Blacksmiths make and repair tools and implements from iron and steel. The fact that blacksmiths were among the most numerous craftsmen in a community shows their importance. The Irish Forge is a blacksmith shop that stood in County Fermanagh in the Irish province of Ulster, in what is now Northern Ireland. Like their farming customers in Ulster, blacksmiths and their skills immigrated to colonial America along with other Ulster Scots.
The eighteenth-century blacksmith was a businessman. Although the smith might be engaged in farming, his primary function in the local economy was his blacksmithing. An examination of the tools and furnishing on the Irish farm indicates the range of work performed by the rural smith. Around the kitchen hearth are such forged items as the crane, pot hooks, trammels, trivets, and perhaps a harnen stand. Flesh forks, spatulas, and skimmers hang from the crane. The smith crafted the fire tongs standing in the corner of the fireplace. He forged the hinges on the doors and meal ark. He produced the hardware supporting the table as well as the nails holding it together. Outside, the byre is filled with tools that include spades, hoes, and other iron implements. The iron parts of the cart, including the tires, were essential to the Irish farmer, as were the plow share and iron harrow teeth.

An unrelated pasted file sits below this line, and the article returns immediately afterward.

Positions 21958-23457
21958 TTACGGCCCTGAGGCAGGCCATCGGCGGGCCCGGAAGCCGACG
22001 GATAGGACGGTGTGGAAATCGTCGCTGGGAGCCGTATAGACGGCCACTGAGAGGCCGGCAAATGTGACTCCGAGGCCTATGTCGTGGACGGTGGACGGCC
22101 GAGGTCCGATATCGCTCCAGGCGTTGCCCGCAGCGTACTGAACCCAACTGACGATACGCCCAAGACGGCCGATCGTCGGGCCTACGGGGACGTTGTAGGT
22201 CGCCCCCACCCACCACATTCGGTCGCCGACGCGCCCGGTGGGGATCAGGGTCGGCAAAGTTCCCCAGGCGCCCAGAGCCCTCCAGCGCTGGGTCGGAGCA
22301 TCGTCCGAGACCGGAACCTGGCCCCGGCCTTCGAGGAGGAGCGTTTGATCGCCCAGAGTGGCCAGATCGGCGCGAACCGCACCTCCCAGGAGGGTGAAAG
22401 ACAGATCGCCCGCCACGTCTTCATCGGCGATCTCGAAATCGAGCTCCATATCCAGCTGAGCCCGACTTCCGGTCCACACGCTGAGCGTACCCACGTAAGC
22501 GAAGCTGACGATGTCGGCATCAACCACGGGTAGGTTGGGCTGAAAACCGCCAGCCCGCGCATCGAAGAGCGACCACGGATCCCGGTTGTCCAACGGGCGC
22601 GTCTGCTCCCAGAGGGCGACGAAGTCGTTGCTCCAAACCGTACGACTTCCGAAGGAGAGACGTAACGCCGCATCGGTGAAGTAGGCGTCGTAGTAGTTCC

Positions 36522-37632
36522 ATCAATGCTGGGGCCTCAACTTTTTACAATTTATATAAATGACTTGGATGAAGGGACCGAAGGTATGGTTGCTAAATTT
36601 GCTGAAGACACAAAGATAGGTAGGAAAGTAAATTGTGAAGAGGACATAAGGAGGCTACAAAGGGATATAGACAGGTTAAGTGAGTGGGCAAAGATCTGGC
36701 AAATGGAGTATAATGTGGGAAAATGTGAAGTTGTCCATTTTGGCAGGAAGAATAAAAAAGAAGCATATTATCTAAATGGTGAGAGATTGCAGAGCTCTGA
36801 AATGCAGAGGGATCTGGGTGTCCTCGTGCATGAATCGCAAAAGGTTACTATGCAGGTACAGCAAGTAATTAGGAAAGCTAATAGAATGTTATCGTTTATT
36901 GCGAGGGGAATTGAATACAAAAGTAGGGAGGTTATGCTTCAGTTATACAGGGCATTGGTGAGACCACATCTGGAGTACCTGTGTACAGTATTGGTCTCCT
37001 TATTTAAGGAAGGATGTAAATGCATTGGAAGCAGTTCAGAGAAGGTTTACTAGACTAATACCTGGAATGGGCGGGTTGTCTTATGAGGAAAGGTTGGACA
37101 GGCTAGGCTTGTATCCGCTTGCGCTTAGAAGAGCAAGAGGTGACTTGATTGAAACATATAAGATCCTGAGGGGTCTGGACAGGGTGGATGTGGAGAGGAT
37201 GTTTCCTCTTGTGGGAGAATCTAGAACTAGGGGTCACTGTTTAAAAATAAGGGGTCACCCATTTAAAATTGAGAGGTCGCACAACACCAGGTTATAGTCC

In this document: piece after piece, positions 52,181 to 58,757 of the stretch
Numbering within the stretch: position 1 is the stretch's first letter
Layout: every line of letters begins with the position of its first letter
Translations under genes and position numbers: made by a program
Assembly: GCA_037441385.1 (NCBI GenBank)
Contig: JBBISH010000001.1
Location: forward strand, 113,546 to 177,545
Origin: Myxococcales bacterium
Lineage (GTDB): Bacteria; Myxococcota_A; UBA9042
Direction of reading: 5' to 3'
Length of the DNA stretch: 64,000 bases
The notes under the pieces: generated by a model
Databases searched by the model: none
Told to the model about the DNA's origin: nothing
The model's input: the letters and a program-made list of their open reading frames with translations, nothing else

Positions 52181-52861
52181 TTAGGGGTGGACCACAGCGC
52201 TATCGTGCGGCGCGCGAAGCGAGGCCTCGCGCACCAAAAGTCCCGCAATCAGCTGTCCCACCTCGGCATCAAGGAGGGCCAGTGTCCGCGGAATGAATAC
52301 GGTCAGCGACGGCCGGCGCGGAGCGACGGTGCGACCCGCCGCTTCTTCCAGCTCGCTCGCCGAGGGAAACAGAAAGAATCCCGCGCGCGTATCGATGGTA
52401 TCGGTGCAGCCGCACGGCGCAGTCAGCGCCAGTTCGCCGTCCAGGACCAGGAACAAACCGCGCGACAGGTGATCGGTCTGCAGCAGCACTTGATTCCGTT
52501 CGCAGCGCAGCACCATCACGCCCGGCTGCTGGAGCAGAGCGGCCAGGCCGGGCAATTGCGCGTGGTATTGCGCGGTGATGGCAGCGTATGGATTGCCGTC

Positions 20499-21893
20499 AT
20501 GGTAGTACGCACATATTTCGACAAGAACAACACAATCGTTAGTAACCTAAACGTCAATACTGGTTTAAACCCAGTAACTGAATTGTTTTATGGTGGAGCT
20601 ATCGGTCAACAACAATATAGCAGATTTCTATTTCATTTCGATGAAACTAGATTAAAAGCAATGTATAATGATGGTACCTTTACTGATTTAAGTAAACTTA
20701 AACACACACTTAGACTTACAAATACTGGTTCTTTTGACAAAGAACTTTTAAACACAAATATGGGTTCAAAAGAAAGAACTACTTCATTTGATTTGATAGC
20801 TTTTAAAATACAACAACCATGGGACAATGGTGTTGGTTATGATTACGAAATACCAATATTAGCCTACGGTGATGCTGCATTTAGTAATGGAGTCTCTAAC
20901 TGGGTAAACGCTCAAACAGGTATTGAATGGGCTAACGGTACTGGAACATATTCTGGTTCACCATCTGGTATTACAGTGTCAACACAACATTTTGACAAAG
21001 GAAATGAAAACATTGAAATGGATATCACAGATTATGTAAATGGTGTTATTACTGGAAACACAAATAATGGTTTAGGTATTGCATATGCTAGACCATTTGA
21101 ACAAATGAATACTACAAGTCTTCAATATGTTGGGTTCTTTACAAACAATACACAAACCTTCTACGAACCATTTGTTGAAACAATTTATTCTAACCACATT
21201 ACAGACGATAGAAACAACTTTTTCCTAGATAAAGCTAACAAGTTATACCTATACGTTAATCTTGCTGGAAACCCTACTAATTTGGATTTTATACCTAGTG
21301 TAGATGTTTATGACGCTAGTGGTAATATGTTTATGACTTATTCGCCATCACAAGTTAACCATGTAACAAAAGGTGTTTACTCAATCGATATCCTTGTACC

Just as important as the fabrication of new items was the repair of old ones. Much of the blacksmith’s business was the repair of iron implements and tools. Harrow teeth needed sharpened, broken plow shares needed repaired. Cart tires wore out, and horses needed new shoes.
The blacksmith was somewhat of a metallurgist as well. He knew how hot to heat his iron for which application. Sometimes white hot was too hot and red hot was too cold. He had to know how to weld steel to iron and how to temper knives axes and chisels.
Between crafting new items and repairing old ones, the blacksmith’s work was never done.